I work in a pretty fun office where we regularly have team outings to go do something fun and connect as a group. I like that a lot about our office, and I particularly think that when you work in or around education, it’s pretty important to find ways to have fun and take time to recharge.
We put our latest team outing to a vote, and the vote was pretty unanimously Blazer Tag–a place that has a few video games and what not, but mostly is known for a three story laser tag arena. We picked some time on a Friday afternoon, and made a reservation for 13. But a 3 story arena is a large space, so they can easily fit more than 13 people in for a 20 minute game. So, another group booked a game for the same time and date, and as we arrived, we went into the “briefing room” to meet our opponents.
They were about 20 elementary school aged children.
As we walked in and saw them, we all started exchanging silent glances as we processed a lot of feelings very quickly. “Guys, we are a bunch of adults playing a game for children.” “I feel very awkward and lame.” “I feel very, very tall.” “Uh, are we going to really try to take down a bunch of little kids?”
I have been accused more than once of being a bit too competitive, especially with small children. Also, when we arrived a little late and in a bit of a hurry for our game time, I politely tried to avoid the little kids running around oblivious to other people around them, but after dodging about a dozen kids, one collided into me, and all I did was put out a hand to stop him and maybe give him a dirty look. I get it. He’s young and playing and having a good time, but a little more spatial awareness of the people and things surrounding him might be in order.
Meanwhile, as we are working through the realization that we were competing against little kids, we were watching a short video about how the laser tag game worked. Afterwards, the people working the game asked if there were any questions. One kid raised his hand, “What if I lay down in the game?”
After the slightest bit of hesitation, the guy in charge said, “That’s not allowed.” I suspect he was used to getting some pretty weird questions working there, and he handled it like a pro.
Another girl raised her hand not so much to ask a question but to share that “The gems sometimes scare me.”
The employees fielded a few more questions, and quickly decided these questions weren’t the most pertinent. They said they would take one more question, and a boy on the front row raised his hand to say, “How long has this place been here? Like, 25 years?”
At that point the adult chaperones put the kibosh on Question time, though I would have been perfectly happy to sit and listen to at least 15 more minutes worth. But hilarious questions were not the point. It was time to start shooting one another.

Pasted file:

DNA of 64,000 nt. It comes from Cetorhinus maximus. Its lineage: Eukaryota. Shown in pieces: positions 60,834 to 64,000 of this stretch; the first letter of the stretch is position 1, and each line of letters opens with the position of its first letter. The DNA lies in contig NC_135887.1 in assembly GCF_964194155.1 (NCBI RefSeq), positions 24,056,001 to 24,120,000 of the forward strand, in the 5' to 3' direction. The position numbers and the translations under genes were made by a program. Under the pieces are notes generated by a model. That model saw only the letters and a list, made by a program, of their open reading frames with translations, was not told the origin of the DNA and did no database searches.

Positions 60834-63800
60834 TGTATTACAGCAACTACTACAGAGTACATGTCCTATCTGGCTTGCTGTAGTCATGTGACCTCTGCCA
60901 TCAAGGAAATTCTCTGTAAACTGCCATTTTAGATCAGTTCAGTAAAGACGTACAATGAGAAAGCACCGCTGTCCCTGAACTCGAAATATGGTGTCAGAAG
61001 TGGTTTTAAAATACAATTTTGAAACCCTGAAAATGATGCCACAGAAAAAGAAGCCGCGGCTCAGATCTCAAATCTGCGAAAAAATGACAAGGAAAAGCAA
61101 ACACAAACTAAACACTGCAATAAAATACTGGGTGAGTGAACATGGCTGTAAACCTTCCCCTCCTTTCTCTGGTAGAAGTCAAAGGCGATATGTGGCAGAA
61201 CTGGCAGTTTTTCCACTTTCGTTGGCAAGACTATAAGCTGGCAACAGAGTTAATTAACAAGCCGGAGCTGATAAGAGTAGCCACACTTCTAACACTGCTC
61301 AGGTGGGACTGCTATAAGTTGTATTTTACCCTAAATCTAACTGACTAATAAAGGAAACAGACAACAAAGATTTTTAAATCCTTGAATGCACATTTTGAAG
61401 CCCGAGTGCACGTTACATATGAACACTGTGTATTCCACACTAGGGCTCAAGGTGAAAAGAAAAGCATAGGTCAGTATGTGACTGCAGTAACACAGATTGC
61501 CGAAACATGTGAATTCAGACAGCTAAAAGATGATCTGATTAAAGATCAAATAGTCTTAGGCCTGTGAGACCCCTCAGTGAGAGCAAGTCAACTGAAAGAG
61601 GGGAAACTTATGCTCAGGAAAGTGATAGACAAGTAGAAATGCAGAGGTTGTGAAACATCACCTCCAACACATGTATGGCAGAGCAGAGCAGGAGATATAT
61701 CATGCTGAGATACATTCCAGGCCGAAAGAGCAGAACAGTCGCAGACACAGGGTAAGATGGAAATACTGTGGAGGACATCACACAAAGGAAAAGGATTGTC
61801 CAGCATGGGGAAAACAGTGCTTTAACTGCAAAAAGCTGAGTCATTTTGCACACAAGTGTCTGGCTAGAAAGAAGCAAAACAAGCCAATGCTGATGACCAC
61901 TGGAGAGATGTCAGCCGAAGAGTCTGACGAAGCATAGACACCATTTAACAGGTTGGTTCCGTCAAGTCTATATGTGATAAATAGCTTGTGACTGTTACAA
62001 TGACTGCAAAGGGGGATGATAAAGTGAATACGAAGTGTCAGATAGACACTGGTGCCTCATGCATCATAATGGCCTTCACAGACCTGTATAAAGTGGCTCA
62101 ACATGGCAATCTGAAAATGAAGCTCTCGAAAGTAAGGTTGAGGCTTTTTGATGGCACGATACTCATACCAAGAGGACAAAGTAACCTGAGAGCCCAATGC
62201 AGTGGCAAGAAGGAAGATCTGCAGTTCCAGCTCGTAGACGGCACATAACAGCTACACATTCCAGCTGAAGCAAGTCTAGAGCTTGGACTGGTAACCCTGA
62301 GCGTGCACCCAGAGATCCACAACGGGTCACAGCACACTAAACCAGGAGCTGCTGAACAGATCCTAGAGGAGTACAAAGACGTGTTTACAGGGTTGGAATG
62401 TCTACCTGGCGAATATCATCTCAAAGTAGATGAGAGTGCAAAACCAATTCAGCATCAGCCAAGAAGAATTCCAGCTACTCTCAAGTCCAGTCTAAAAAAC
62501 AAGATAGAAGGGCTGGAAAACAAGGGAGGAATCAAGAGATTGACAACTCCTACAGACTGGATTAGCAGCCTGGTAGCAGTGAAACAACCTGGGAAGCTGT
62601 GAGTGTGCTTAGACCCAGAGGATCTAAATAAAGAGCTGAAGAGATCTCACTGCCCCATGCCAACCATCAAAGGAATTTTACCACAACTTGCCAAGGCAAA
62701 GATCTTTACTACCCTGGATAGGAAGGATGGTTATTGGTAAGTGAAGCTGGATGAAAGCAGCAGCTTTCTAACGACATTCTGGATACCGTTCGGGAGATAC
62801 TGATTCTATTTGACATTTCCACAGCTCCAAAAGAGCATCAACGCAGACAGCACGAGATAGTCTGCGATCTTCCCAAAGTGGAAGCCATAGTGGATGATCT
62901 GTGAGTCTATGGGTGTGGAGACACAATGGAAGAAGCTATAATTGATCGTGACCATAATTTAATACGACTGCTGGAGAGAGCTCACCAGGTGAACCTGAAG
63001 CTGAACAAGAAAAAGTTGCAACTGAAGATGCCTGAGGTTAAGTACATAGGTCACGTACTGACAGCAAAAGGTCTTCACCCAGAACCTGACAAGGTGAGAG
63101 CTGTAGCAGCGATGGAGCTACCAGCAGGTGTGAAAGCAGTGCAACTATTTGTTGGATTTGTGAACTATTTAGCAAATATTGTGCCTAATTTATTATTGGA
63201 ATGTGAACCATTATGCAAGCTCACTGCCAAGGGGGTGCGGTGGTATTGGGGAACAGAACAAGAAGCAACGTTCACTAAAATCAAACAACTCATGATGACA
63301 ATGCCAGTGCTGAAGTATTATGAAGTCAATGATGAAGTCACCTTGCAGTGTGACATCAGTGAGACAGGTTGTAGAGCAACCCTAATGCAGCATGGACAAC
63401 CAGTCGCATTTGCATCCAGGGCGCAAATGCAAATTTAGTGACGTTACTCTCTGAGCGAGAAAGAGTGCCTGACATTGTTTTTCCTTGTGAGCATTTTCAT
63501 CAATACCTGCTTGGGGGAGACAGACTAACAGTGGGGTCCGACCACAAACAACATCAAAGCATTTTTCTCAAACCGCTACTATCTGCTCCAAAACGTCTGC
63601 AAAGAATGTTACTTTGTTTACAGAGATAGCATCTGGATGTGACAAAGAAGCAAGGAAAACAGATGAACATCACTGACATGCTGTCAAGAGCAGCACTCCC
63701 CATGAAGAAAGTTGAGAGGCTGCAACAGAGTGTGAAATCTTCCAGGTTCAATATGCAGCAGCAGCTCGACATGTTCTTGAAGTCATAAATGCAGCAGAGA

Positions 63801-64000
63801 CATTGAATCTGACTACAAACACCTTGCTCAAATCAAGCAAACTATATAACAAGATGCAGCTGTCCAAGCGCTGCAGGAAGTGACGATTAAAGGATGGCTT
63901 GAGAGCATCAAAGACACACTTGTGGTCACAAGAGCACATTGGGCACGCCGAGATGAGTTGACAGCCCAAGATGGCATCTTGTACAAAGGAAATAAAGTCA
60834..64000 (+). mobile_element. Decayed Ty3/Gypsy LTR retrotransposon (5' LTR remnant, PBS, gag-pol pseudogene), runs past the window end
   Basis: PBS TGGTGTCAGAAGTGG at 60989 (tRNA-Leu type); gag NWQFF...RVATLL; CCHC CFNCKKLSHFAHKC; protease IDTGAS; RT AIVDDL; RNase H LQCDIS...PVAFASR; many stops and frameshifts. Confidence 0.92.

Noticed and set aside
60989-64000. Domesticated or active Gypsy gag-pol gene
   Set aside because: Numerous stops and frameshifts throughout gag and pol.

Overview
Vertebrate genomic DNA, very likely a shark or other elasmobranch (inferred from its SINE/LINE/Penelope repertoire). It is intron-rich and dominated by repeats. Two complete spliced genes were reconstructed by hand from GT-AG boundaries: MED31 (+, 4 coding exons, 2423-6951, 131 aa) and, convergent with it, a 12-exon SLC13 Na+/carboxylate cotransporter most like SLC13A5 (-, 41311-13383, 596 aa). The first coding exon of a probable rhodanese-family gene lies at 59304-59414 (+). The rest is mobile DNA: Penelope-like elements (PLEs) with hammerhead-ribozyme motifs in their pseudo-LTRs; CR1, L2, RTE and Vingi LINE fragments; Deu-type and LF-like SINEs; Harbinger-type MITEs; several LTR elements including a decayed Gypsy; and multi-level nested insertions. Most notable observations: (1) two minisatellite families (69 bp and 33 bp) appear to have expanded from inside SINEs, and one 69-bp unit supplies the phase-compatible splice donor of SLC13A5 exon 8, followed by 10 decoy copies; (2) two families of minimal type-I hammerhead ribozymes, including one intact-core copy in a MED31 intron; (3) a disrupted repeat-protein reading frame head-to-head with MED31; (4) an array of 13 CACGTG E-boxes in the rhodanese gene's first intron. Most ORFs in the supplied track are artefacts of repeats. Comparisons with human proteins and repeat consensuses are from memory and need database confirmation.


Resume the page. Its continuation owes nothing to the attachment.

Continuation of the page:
The game itself was pretty fun, though running around in the dark for 20 minutes made me very aware that I had taken the week off from any and all physical activity. A minute or two in, I ran into a clump of kids, and I would like to point out for the record that I did pause to contemplate my actions before I took aim at their lit up vests. It felt a little strange, but they outnumbered us almost 2:1, and it is a game, so if we didn’t play them, we had very little to do.
Their reactions were wildly varied. Some took it and returned fire. Some were indignant or upset–not that we were adults picking on kids but at the entire concept of a game where people would try to win. One girl ran around with a slightly older boy from a rival team, and every time I tried to tag the boy, she would tell me, “He’s okay. He’s my brother.” But she was on my team and her brother was not. Maybe I should appreciate the sibling loyalty, but I was raised in a family where games were an exercise in every person for themselves, so I mostly thought she should cut ties for the next 20 minutes and help out Team Green instead of being a Team Blue apologist.
A handful of the kids were a little older, and those tended to be the ones that would shoot you and then gloat directly in your face. One of them went by the code name “Anne Frank,” which further supports that he is the kind of young adult who revels in being inappropriate. After the game, one of my coaches looked at the scoreboard where Anne Frank was in first place and said, “Anne Frank is a dick!” Out of context, that sounds really bad, but in the moment we all nodded in agreement, myself included.
In the end, it was a pretty fun team outing. We gathered together as a team and compared scores. The score sheets reveal who shot who and how many times. One of my co-workers whose code name was “No Mercy” showed exactly that and got me repeatedly. We swapped stories about our time in the arena and how it felt to go up against a bunch of little kids. One of my team actually paired up with one of the little kids and helped guide her through the arena, which was totally sweet.
It wasn’t what I envisioned. And despite what some of my friends might say, I didn’t feel great about beating people with the code names “Puppy Girl” and “Kitty.” But it’s also a game, and an experience that we got to share as a group. In that sense, it was a total success.